Wandering Through Thinsbury Forest, poem by Joel Morgan

      Storms swept me from paradise
      My stagnant lily pond
      I was told that good Queen Cape
      Lived in a pond beyond

      She will return me, I was told
      To the place where I come from
      She is a piper wise and fair
      Who shades beneath a leafy palm

      Though I had never seen her
      Legends of her charm spring air
      Her legendary wisdom leads
      And honest sprites earn her care

      I hopped along a golden road
      In oversized ruby clogs
      The Bunk & Belly Inn I was told
      Was a place a frog could lodge

      I hopped along that golden road
      Exhausted by my lonesome quest
      Stiffly I must trudge ahead
      Till I was home I could not rest

      On the first leg of my cheerless trip
      I crossed a lively ape
      Who was leaping to and fro
      Searching after good Queen Cape

      “Will you go with me,” I asked
      When he finally settled still
      “No you silly frog,” he said
      “You will become road kill.”

      “I will swing my way through trees
      To the Bunk & Belly Inn
      You hop on down that road poor frog
      I doubt our paths will cross again.”

      I watched him swing quickly through trees
      How I envied that monkey’s grin
      If I could climb the highest tree
      Perhaps I could see home again

      Hop along I did awhile
      I was not to be undone
      Tiresome was my grounded route
      But I would complete the task begun

      My pollywogs relied on me
      They must surely miss me now
      On ruby clogs I hanged my hope
      I would overcome somehow

      Soon I saw a stately raven
      With glasses on his eyes
      He made a feast of blueberries
      While I wolfed down fruit flies

      “Do you know the way,” I croaked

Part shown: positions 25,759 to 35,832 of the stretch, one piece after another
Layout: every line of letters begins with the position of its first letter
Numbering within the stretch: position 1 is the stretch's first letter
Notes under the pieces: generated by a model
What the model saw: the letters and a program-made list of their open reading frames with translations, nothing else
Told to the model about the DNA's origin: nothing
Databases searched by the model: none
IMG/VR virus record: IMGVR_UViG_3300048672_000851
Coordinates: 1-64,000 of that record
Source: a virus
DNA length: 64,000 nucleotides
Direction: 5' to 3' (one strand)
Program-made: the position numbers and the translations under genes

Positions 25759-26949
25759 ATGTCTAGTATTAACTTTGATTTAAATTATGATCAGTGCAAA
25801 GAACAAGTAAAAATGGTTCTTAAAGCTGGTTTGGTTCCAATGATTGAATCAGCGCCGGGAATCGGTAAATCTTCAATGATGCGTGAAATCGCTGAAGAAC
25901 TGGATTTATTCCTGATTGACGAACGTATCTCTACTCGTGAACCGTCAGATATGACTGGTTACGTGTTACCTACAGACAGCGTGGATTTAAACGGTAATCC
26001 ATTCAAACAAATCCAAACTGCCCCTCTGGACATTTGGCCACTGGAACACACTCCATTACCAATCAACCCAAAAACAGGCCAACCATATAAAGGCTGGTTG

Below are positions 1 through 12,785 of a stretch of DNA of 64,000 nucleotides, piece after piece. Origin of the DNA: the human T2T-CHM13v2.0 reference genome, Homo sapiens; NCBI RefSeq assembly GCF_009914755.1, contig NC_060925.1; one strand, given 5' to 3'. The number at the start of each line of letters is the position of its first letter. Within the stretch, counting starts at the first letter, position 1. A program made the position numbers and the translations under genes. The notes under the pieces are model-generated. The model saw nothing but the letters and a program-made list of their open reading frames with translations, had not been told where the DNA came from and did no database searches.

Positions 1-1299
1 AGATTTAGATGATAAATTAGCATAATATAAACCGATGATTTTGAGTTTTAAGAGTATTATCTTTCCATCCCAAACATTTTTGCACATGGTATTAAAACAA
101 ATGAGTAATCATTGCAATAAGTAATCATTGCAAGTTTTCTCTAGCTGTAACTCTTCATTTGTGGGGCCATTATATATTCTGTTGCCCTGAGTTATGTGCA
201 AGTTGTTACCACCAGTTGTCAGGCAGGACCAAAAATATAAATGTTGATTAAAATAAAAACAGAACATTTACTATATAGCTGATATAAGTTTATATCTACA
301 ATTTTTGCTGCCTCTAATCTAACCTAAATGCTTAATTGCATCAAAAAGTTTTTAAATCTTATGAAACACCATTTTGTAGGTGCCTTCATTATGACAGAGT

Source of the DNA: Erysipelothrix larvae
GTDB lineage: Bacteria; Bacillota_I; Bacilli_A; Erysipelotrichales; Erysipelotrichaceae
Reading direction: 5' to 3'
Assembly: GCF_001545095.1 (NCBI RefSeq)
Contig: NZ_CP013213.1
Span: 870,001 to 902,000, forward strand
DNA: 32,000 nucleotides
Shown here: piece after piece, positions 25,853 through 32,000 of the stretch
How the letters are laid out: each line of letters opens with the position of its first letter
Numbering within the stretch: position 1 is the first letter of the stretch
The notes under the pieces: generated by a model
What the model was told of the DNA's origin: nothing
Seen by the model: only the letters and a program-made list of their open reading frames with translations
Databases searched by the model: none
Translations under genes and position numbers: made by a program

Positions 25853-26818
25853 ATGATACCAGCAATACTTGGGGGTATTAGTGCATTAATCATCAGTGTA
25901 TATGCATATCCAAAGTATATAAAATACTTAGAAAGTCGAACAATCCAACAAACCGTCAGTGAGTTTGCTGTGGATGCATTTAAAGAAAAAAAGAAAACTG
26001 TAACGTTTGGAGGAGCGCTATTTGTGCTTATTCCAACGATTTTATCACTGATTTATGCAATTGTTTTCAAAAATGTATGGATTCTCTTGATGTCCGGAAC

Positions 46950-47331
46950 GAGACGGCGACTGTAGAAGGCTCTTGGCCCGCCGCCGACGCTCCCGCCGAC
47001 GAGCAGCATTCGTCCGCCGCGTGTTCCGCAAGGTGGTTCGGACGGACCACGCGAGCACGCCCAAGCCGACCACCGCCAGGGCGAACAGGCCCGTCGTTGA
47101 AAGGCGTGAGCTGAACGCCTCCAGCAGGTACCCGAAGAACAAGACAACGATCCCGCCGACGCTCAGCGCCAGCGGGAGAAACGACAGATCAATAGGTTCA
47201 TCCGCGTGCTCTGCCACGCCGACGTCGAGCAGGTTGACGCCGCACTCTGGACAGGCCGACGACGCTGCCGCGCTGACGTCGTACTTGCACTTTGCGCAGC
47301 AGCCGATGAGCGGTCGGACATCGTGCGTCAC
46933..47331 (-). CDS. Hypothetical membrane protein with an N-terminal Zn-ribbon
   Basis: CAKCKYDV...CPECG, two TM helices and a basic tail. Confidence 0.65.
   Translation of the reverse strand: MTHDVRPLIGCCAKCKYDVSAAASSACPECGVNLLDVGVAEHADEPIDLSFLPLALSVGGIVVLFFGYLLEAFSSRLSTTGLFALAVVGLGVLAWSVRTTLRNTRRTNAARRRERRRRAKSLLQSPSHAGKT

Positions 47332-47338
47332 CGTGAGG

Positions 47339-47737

“To the Bunk & Belly Inn?
      I cannot find my own way home
      To my pleasant darkened fen.”

      “What you need, my marshy friend
      Are specks to help you see
      Trade me for your ruby clogs
      And these glasses I will give to thee.”

      “Lord above! They look cheap on you
      Why they are bigger than your head
      Senseless they are! Tacky trifles
      And your green hide clashes with red.”

      I thought a moment then looked about
      My eyes could see just fine
      There was no other blackbird hatched
      With such a scheming line

      “I take your insults most unkindly
      You contemptible black bird
      Just stretch your wing, point the way
      And you could save me with a word.”

      “Save yourself you tasteless frog,”
      Said the raven as he flew.
      “I see good Queen Cape from here
      Give up those clogs, you can see her too.”

      I sighed awhile as I hopped on
      The Raven’s beak had a sting
      Perhaps if we had struck a deal
      I would instead have cause to sing

      Swamp raiders sucked my quagmire dry
      And left me but these clogs
      I once swore that when I died
      I’d leave them to my pollywogs

      They were red and shiny
      And they seemed to know the way
      Perhaps if I trusted them whole
      They would lead me home today

      Positive thinking eased distress
      Thus, I quickened up my stride
      I inched along toward my goal
      “Give me strength oh lord,” I cried

      Shortly out there popped a hare
      And a turtle in a rush
      When they spied my ruby clogs
      Their laughter made me blush

      “What a peculiar frog you are
      To wear such silly shoes
      If you were in this race with us
      You would be the first to lose.”

      “You must not be from these parts
      Here bats and owls feed all day
      I would be loath to see you spread
      Upon their weekend dinner tray.”

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Diane Payne